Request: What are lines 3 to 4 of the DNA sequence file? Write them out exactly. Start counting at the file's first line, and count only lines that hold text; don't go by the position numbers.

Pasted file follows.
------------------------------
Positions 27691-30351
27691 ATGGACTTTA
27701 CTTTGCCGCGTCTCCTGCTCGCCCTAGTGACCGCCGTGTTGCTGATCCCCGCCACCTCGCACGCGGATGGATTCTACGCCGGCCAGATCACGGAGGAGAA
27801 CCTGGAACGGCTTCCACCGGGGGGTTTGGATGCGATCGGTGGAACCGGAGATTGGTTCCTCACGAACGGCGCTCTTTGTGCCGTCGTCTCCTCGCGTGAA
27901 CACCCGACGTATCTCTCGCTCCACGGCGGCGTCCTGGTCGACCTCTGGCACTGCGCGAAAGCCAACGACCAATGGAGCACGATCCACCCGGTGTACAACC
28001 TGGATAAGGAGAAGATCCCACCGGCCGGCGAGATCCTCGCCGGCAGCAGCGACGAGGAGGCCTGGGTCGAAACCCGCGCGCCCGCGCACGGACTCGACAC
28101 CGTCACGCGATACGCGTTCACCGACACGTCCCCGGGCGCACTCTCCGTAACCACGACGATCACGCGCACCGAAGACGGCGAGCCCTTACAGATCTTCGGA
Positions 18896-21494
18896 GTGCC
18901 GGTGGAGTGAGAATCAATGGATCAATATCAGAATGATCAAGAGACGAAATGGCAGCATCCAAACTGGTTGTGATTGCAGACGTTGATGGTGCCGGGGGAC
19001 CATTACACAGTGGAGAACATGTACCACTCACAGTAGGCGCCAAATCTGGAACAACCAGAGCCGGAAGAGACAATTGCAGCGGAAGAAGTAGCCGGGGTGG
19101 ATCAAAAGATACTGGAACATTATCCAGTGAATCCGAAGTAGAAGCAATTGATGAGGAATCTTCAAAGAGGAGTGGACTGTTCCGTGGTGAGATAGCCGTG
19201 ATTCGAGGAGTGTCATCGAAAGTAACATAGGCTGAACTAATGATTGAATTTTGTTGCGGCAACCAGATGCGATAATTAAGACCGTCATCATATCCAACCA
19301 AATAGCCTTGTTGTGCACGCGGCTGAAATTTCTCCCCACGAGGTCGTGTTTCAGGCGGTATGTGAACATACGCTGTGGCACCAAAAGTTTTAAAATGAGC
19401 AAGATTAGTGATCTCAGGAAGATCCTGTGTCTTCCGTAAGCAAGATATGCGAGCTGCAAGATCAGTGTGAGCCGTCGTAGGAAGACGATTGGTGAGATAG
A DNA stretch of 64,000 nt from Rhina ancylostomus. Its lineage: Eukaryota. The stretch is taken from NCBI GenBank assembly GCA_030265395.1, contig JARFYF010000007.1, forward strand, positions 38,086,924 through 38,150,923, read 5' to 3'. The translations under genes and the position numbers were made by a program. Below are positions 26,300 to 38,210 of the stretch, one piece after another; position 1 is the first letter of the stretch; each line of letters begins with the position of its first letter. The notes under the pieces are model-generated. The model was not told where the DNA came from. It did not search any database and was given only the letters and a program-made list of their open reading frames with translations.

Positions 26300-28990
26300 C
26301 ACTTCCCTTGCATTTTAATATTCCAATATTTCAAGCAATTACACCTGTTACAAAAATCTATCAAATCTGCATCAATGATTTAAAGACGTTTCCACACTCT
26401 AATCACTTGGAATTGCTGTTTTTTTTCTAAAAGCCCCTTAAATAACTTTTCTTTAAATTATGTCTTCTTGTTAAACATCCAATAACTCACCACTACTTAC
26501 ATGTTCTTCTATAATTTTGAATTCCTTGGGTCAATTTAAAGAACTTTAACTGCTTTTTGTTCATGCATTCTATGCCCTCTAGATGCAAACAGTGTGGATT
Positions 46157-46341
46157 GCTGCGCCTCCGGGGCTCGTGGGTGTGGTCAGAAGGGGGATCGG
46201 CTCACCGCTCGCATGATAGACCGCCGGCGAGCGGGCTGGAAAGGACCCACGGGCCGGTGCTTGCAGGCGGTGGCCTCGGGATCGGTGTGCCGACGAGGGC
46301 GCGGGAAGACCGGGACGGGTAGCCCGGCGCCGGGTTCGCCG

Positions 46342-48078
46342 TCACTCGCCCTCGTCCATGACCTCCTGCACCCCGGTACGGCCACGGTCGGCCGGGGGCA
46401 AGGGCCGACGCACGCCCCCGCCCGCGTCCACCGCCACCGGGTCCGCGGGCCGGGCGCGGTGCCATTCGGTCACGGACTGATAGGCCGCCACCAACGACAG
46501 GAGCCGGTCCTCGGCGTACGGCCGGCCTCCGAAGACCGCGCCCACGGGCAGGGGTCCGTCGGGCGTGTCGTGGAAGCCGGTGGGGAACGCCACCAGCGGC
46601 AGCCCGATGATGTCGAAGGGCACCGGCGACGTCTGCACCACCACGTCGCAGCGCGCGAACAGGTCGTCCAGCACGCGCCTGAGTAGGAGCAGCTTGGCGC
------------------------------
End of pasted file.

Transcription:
27701 CTTTGCCGCGTCTCCTGCTCGCCCTAGTGACCGCCGTGTTGCTGATCCCCGCCACCTCGCACGCGGATGGATTCTACGCCGGCCAGATCACGGAGGAGAA
27801 CCTGGAACGGCTTCCACCGGGGGGTTTGGATGCGATCGGTGGAACCGGAGATTGGTTCCTCACGAACGGCGCTCTTTGTGCCGTCGTCTCCTCGCGTGAA